AI Is Not the New Crypto
Category: Health, Science & TechnologyVia: hallux • 10 months ago • 2 comments
By: Isabel Fattal - The Atlantic
Recent breakthroughs in generative AI, such as the image generator DALL-E and the large language model ChatGPT, are “potentially akin to the release of the iPhone in 2007, or to the invention of the desktop computer,” Derek Thompson told me in December. Here are the latest AI developments to watch in the coming weeks and months.
Investors are pouring money into AI.
Last year, investors put at least $1.37 billion into generative-AI companies across 78 deals—almost as much as they invested in the previous five years combined, according to the market-data company Pitchbook .
Microsoft, in particular, has taken a big leap: Since 2019, the company has invested $3 billion in OpenAI, which designed DALL-E and ChatGPT, and it’s reportedly in talks to invest another $10 billion. Microsoft purchased an exclusive license to some of OpenAI’s technology, and it’s working with OpenAI on a new version of its search engine, Bing, that would incorporate a ChatGPT-like tool.
Schools are concerned about academic integrity.
How will these tools change our lives? As Derek told me recently: “We don’t know. The architects of those technologies barely know. But it’s so interesting to play with, and the technology is improving so quickly, that we should absolutely take it seriously, as if it’s something that can’t be avoided.”
Some universities are modifying their courses to minimize the risk of students handing in essays generated by an AI tool. And they’ll likely have to deal with even more capable tools soon—OpenAI reportedly plans to release GPT-4, which would be better than the current versions at generating text. Meanwhile, a 22-year-old computer-science student has built an app to identify whether a piece of text was written by a bot.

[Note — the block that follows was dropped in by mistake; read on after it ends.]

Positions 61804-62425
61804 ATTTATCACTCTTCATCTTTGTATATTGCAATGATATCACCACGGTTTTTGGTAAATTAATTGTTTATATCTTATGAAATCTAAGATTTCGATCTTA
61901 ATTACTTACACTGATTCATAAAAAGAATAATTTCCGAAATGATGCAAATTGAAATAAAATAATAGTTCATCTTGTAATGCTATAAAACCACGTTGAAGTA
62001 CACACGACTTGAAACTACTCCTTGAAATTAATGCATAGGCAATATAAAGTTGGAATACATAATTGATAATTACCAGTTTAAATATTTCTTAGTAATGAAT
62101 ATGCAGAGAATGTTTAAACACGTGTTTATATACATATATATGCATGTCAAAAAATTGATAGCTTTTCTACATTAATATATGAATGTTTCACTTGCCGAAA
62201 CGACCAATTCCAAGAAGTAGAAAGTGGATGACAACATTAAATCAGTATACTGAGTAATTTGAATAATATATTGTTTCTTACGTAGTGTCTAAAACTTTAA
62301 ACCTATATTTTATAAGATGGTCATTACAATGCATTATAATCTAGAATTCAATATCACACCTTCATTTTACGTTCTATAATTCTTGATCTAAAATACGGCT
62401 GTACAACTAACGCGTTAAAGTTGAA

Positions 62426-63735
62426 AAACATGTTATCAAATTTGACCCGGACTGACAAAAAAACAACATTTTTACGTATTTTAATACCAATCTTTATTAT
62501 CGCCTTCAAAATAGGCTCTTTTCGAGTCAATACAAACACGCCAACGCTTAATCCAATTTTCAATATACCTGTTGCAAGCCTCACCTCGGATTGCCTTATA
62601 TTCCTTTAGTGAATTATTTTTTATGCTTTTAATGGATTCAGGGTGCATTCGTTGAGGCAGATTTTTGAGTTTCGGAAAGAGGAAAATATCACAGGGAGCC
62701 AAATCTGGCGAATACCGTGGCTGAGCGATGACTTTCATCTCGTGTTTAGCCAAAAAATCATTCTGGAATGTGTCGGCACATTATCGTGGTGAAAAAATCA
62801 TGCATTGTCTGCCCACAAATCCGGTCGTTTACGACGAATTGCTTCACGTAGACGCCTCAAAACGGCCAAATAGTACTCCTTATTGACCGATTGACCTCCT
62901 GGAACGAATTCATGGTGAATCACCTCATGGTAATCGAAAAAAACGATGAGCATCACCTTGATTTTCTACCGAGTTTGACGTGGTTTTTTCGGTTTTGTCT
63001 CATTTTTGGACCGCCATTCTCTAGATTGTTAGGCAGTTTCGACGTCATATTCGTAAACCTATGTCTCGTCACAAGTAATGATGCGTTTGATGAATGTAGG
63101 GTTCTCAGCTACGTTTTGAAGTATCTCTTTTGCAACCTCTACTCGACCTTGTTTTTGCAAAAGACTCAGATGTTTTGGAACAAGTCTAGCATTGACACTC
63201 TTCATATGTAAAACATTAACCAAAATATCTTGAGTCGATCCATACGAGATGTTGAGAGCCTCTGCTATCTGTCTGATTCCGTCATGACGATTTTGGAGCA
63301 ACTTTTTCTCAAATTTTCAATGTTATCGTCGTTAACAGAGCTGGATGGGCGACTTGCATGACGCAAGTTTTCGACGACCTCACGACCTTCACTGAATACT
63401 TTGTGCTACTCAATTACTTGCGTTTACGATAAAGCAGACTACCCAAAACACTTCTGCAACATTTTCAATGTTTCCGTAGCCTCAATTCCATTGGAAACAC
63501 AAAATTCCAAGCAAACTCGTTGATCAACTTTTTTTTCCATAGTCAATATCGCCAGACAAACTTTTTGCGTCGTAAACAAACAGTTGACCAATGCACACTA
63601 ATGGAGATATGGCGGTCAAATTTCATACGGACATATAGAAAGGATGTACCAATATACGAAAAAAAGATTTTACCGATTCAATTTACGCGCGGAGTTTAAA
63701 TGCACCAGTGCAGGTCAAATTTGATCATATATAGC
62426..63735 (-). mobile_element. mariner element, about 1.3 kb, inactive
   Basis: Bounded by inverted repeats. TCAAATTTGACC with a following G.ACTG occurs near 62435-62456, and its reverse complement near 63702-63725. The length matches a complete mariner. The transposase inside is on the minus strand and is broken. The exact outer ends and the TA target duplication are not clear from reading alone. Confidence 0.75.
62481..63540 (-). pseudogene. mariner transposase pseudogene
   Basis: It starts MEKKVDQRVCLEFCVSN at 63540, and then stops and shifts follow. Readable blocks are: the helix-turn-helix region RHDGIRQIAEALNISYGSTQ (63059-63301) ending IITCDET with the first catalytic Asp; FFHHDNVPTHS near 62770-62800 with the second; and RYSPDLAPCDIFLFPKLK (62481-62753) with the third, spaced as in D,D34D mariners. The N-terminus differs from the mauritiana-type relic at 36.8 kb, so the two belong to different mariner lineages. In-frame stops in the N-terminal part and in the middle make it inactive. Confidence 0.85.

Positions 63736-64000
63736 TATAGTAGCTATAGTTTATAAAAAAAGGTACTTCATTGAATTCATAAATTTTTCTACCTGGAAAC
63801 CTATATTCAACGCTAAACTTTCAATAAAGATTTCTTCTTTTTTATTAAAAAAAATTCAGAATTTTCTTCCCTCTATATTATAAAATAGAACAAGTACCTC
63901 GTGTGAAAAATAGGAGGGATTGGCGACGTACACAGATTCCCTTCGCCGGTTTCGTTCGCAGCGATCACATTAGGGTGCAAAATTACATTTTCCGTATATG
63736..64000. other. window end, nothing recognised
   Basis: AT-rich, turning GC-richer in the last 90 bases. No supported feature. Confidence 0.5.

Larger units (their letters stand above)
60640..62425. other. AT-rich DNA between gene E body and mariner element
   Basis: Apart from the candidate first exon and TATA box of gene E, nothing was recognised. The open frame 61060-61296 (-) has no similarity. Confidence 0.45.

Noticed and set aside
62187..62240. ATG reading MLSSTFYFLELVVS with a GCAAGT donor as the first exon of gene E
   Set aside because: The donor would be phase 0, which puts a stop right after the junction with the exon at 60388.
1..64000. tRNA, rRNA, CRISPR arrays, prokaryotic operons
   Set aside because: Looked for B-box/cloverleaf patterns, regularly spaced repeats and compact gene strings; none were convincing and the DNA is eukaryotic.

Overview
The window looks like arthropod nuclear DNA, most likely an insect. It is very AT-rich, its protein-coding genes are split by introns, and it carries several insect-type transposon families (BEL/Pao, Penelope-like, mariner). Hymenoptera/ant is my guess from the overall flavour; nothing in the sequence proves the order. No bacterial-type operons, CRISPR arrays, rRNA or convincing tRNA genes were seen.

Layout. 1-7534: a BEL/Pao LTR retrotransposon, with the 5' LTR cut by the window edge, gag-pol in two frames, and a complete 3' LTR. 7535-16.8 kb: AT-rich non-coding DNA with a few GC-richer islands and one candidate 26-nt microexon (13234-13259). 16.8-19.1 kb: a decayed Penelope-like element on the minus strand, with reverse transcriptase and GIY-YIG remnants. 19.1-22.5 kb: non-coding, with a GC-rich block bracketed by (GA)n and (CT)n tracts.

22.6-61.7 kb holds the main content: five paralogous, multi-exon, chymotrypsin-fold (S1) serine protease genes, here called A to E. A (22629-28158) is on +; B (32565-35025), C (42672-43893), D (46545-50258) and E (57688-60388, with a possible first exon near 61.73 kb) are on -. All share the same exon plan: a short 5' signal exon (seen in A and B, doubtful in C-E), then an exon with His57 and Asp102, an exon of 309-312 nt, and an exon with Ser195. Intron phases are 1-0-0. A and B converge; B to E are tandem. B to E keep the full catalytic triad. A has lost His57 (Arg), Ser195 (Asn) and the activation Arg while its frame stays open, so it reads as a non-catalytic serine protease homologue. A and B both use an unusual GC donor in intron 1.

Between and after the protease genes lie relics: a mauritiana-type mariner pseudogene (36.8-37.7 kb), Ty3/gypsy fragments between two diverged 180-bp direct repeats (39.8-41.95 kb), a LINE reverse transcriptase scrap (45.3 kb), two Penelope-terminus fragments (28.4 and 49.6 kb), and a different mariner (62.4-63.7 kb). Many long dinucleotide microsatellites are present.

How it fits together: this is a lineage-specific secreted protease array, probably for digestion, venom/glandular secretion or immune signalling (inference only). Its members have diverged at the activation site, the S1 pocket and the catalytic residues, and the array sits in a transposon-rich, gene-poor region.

It may be time to worry about deepfakes—again .
You might remember that term from back in 2018, when media outlets and misinformation experts panicked about a rise of fake, realistic-looking videos. (In a famous example that BuzzFeed engineered, Barack Obama appeared to say “President Trump is a total and complete dipshit.”)
While that panic remained just that—a panic—advances in generative AI “have experts concerned that a deepfake apocalypse” is on the horizon, our assistant editor Matteo Wong reported last month. As AI-generated media get more advanced, these experts argue, in the next few years the internet will be flooded with forged videos and audio touting false information.
Tools such as ChatGPT might not be as smart as they seem …
Last week, the Atlantic writer Ian Bogost injected some skepticism into the debate over AI. “ChatGPT doesn’t actually know anything —instead, it outputs compositions that simulate knowledge through persuasive structure,” Bogost wrote . “As the novelty of that surprise wears off, it is becoming clear that ChatGPT is less a magical wish-granting machine than an interpretive sparring partner.” Could all this investment into the tech, he asks, be chasing after a bad idea?
But don’t expect the hype to evaporate anytime soon.
Some have asked whether we’re witnessing Crypto 2.0: A complex new technology captures media attention and investor money, only for some of the high-profile businesses built around it to spectacularly crash. But crypto is not a good model for thinking about artificial intelligence, Derek told me. “Crypto was money without utility,” he argued, while tools such as ChatGPT are, “for now, utility without money.” Generative AI is “clearly something, even if one wants to argue that the thing it is is, for now, a toy ,” he said.
Plus, AI has already succeeded in a way that crypto never did, Derek noted. Although you may hear some people use artificial intelligence as a catchall term, the technology that’s currently breaking ground is the generative kind—tools with the ability to create new content, such as text or images. We’ve all been living with artificial intelligence for years now. “Go on Instagram. Why are certain stories or posts above others? Because of AI,” Derek said. “You’re living in a world that AI built when you use the most famous social-media apps.”